Marvel Ultimate Alliance


Review by Matt Paprocki


Action RPG

Graphics: 8

Sound: 8

Gameplay: 6

Overall: 6


Making surprisingly good use of the Wii Remote, Marvel Ultimate Alliance is a pleasant surprise. As a port, the game is only as good as its core engine, and things do begin to falter a bit in this latest action RPG. However, the control set up may be enough reason to stick around for a few levels.

marvelalliance1_wii.jpg (120713 bytes)With a party of four at all times, Ultimate Alliance is far too hectic for its own good. This is a rare case where the AI doing what it should is a problem. Simply put, you barely play this title; the always aggressive AI characters in your party do most of the work for you. Aside from larger conflicts, you could beat entire stages without even throwing a blow. It's tuned for multi-player, though without online play, this will end up as a solo adventure for many.

It's nearly impossible to become involved in any battle as chaos rules the screen. For a fan of Marvel, they'll love some of the obscure character inclusions, both playable and non-playable. A non-Marvel fan will stick with known favorite like Spiderman and Wolverine.

As in any action RPG, destructible objects provide power-up on a regular basis. For the most part, smashing things here is fine. That remains true until you run up to an object that takes an exceptionally high amount of damage to go down, revealing nothing inside. This is a constant annoyance, and if you're looking to level up quickly with a nicely present interface, breaking things is the fastest way to do it aside from taking down foes.

Alliance does a superlative job of introducing players to the back-stories of the characters. Conversations with the heroes in their home base reveal where/how their powers were given to them. A multitude of villains line the disc leading up to some inventive boss encounters. The difficulty levels also provide a nice variety of challenges for players of any age or skill.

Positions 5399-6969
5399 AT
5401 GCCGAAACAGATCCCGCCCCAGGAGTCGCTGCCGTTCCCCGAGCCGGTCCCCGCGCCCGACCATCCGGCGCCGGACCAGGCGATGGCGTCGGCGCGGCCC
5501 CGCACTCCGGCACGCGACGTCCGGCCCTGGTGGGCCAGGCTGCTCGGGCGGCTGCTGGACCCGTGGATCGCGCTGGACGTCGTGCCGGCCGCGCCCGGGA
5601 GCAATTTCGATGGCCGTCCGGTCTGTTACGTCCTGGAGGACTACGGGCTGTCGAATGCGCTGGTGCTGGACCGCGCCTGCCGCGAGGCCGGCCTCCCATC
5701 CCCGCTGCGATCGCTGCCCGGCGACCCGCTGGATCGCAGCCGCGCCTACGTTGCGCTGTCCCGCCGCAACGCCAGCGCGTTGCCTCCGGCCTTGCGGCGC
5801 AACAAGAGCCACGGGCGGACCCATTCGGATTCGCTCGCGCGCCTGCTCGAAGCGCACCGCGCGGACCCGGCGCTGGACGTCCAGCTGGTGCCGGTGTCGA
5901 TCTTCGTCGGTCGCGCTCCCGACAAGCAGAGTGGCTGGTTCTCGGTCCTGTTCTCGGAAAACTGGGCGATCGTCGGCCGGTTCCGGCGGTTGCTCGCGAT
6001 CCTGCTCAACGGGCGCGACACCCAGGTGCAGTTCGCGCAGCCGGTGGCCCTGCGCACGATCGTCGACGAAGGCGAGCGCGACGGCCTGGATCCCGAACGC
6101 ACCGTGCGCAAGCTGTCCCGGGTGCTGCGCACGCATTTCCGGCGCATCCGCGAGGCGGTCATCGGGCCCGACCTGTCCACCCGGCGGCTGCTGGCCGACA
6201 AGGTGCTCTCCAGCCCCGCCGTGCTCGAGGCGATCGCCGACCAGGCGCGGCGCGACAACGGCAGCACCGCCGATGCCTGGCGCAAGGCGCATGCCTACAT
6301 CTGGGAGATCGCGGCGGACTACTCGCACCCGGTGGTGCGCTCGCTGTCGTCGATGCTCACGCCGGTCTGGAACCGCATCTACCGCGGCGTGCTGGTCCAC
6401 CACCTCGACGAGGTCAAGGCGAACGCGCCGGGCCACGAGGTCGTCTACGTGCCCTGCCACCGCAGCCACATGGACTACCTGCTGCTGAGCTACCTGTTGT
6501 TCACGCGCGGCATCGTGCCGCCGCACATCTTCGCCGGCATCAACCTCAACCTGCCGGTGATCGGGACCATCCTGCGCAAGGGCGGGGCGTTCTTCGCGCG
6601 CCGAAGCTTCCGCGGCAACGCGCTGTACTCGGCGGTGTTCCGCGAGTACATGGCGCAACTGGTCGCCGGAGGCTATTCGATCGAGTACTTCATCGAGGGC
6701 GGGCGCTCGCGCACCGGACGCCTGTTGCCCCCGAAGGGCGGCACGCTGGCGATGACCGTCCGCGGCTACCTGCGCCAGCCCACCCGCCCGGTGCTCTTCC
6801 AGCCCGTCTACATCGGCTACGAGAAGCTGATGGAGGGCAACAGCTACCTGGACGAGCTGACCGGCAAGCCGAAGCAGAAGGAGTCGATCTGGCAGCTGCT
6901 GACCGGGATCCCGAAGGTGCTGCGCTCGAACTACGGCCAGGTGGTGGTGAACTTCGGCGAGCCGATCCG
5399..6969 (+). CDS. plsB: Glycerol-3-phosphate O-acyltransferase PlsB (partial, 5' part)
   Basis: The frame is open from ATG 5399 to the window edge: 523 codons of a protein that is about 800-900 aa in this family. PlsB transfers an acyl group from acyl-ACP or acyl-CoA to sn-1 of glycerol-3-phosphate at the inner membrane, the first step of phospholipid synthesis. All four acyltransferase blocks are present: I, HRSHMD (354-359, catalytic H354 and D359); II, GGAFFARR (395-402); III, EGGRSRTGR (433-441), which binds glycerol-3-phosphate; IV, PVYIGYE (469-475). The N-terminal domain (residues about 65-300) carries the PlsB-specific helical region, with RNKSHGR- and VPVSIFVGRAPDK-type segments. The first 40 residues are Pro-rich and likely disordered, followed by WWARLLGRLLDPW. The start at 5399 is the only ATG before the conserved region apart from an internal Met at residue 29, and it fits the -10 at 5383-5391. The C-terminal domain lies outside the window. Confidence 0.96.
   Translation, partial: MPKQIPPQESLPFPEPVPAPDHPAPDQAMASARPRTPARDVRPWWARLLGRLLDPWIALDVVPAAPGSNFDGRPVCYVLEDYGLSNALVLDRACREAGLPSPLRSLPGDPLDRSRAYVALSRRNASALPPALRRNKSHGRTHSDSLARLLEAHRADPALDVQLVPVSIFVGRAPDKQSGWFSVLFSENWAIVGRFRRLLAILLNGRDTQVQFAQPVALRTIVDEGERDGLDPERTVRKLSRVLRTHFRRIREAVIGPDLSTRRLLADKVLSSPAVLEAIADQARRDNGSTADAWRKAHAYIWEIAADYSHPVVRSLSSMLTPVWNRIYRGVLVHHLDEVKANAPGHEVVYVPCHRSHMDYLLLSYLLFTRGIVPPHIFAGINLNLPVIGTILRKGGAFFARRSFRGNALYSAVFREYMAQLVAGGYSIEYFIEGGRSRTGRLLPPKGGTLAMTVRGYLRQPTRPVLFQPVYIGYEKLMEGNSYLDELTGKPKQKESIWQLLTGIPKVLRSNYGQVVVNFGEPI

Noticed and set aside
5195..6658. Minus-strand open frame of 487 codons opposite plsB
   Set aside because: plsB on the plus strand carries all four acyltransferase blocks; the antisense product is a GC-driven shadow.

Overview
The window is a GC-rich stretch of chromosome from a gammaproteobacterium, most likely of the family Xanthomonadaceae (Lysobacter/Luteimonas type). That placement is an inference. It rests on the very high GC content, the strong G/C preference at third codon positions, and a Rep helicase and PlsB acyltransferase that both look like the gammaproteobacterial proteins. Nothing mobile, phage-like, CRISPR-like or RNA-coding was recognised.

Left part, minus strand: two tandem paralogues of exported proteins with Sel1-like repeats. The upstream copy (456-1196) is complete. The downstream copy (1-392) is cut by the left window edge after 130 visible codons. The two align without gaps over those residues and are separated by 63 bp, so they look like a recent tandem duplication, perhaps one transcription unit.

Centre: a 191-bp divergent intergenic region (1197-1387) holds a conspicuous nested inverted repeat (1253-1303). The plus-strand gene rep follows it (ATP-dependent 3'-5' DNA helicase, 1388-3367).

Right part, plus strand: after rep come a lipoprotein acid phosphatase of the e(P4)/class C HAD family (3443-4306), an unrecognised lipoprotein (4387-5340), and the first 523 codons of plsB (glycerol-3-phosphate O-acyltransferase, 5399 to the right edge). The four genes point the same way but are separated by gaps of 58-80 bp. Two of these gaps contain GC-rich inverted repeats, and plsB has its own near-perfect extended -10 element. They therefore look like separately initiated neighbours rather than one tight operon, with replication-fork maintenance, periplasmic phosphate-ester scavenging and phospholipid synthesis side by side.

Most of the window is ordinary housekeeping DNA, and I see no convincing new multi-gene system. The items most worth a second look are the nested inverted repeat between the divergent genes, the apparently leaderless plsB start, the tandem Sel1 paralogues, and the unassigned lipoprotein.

If the games uncontrolled fighting doesn't bother you, playing through this version of the game will prove incredibly fun. While there is no way to customize controls, the set up allows for a few different options. It's rather ridiculous to expect someone to flick their wrist for each and every standard attack (of which you'll do literally a few thousand times). Thankfully, the A button performs the same task.

The buttons, or the far more enjoyable motion controls can also handle complicated maneuvers. They're logically laid out as well. An attack sending a foe into the air requires a quick upward motion. Likewise, a low sweep asks for a downward push. Blocking can be performed with the required nunchuck attachment by pulling it back. Other movements include pushing the remote forward for pushing away enemies.

Swapping between characters is a simple d-pad assignment. The camera is nicely mapped to the nunchuck via a tilt. However, it's slightly touchy, and you're nearly required to stay completely still to prevent it from moving. General movement is also handled by the nunchuck's analog stick, making this even harder.

Ultimate Alliance is also a surprising graphical effort for Wii owners. Backdrops provide some stunning detail, not far off from those in the Playstation 3 and Xbox 360 versions. It only suffers with smoke and particle effects, which are crude by comparison.

It's wonderful to see a port receive attention to the controller instead of haphazardly tossing the game out there. It's enough to raise the Wii version a step above from the expectations, but it can't be ignored that the core game is mediocre at best. Ultimate Alliance is a dream set up for comic book followers. Everyone else will simply want to play the game without the computer assistance.


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Last updated: Friday, December 08, 2006 11:15 PM